Clinical, necropsy and histopathological findings differed in intensity but were similar between treatments. The main clinical signs included hepatogenic photosensitization, with lesions restricted to specific sites of non-pigmented skin, mainly on the face, and symptoms consisted of edema, alopecia, erythema, formation and detachment of scabs, apathy, anorexia, and weight loss. The necropsy findings were similar among the treatments and consisted of alopecia and crust formation around the eyes and ears, with scar retraction of the ears. Livers had rounded edges and an evident lobular pattern and were diffusely light brown. The kidneys were blackened, and the cut pelvis was yellowish. Histological lesions were present in the liver and the skin of the ears and eyelids.

Discussion

The concentrations of protodioscin (1.59±1.33%) were similar to those previously considered toxic for lambs. Concentrations ranging from 0.74 to 2.56% have been reported in weaned lambs (Mustafa et al. 2012, Pupin et al. 2016) and from 0.62 to 1.15% in suckling lambs (Melo et al. 2018).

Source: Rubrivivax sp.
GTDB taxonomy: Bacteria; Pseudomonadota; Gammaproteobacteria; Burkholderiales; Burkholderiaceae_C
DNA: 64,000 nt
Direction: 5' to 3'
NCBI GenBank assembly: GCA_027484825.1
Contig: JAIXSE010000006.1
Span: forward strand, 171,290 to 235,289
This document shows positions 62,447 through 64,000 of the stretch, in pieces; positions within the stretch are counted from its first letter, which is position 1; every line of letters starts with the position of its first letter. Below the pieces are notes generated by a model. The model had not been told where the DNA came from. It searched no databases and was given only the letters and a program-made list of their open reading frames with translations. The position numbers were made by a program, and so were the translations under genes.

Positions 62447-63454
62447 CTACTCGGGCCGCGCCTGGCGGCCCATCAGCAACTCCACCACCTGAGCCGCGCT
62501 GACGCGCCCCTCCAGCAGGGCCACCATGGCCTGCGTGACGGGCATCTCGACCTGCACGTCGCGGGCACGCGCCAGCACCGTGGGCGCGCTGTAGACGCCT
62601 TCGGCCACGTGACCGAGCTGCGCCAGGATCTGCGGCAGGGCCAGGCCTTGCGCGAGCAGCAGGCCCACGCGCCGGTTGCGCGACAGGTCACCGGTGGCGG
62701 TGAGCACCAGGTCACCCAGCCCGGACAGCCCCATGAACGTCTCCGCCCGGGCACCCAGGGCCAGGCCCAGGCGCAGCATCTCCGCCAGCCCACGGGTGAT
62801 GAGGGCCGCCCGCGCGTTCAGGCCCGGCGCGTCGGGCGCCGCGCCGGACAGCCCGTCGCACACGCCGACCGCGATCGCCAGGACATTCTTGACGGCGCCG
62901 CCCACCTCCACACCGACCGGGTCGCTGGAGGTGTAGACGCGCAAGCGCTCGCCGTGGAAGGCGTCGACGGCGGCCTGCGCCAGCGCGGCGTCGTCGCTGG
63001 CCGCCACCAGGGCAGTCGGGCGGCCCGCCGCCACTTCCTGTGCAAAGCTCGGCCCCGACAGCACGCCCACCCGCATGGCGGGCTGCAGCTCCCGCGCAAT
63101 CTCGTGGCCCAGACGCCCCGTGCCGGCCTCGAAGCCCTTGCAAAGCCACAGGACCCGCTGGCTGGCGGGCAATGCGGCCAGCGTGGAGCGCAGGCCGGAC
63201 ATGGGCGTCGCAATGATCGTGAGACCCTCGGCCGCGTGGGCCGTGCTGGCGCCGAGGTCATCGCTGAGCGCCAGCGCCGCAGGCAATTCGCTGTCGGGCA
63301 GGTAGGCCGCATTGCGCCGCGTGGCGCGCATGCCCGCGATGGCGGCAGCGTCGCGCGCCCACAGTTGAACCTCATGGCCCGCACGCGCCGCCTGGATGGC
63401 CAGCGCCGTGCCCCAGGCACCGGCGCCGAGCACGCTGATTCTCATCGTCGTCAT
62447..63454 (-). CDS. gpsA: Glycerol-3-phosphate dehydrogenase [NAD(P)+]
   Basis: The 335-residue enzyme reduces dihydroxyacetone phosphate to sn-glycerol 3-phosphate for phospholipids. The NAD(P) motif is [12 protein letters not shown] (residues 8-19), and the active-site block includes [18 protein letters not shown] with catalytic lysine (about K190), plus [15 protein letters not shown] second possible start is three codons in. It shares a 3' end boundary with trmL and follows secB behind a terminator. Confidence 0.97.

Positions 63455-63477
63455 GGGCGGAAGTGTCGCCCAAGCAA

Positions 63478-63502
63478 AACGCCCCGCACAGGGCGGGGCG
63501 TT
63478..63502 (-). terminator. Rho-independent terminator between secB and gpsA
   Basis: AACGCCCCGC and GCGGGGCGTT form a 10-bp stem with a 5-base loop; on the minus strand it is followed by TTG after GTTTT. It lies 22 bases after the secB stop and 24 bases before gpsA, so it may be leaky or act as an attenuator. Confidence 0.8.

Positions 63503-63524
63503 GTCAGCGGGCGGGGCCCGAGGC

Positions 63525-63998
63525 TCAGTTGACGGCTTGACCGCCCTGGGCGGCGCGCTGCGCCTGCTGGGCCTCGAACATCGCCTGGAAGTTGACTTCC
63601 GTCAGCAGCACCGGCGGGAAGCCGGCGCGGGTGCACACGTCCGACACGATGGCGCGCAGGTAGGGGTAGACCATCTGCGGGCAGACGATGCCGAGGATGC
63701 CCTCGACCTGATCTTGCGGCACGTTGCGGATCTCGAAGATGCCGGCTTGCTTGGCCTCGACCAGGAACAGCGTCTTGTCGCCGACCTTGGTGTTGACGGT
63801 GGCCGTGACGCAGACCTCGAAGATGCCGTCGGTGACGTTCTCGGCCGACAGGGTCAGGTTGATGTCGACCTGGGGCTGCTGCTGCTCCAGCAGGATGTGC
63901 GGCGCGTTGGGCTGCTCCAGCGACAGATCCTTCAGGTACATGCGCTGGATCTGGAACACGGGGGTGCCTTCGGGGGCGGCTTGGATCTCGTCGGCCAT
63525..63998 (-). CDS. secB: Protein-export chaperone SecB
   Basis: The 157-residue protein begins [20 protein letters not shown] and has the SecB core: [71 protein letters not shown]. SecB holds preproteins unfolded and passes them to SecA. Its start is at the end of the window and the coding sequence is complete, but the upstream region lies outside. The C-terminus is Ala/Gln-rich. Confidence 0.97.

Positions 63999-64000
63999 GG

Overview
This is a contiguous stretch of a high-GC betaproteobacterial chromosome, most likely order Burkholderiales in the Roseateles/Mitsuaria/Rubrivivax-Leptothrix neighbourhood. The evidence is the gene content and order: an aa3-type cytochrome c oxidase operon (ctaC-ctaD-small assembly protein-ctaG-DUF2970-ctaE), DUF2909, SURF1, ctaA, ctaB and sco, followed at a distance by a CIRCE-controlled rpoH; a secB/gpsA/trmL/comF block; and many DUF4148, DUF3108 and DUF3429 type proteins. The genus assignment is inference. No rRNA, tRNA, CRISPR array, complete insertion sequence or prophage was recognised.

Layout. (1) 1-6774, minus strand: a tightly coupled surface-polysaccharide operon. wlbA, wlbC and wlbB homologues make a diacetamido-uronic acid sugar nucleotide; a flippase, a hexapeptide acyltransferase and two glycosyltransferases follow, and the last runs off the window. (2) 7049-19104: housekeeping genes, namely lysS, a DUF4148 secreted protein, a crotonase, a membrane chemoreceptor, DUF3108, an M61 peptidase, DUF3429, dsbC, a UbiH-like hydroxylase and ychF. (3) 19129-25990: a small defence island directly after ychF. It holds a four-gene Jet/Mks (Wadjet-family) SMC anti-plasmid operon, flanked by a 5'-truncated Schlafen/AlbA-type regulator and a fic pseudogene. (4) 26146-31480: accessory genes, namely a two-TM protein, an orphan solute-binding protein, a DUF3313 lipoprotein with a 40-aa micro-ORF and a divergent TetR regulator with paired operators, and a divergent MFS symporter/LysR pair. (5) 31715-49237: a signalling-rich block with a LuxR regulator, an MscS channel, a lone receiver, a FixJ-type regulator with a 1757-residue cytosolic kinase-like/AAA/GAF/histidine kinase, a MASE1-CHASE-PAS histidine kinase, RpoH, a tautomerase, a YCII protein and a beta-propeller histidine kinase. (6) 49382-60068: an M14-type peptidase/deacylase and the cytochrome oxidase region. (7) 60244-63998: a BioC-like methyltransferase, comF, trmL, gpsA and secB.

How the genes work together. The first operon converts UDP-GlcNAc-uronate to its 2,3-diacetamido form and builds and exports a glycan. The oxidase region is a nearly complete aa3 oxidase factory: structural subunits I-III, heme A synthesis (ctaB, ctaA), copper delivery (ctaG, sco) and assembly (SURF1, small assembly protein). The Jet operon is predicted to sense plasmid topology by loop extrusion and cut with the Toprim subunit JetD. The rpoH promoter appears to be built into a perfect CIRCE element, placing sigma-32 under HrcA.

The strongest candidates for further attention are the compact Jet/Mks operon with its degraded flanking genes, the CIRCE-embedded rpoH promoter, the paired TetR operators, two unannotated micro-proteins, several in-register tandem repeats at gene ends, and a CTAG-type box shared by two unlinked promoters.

The frequency of poisoning was higher in F1 than F2 regardless of the level of supplementation. A genetic component was thus likely responsible for the resistance or sensitivity of the animals to poisoning. The role of genetics in the sensitivity to poisoning has previously been described by Pupin et al. (2016), who reported a morbidity of 73.33% and varying degrees of sensitivity in offspring of susceptible parents, but lambs from resistant parents presented no clinical signs. Fifteen lambs presented clinical signs during the experimental period, 11 of which had already had signs of poisoning in the breeding phase, with recurrence in the termination phase. Of these 11, seven (63.63%) survived and four (36.36%) died. Four other lambs presented signs of poisoning only at the termination stage, and all survived. The sheep therefore had adapted to the consumption of Brachiaria spp. to different degrees. The mechanisms of this adaptation remain unknown, but changes may occur in the ruminal microbiota, altering the transformation of the toxin (Albernaz et al. 2010, Riet-Correa et al. 2011). The transfer of ruminal content of adult sheep adapted to grazing B. brizantha to susceptible lambs can reduce the morbidity rate relative to lambs that do not receive transfaunation (Castro et al. 2018).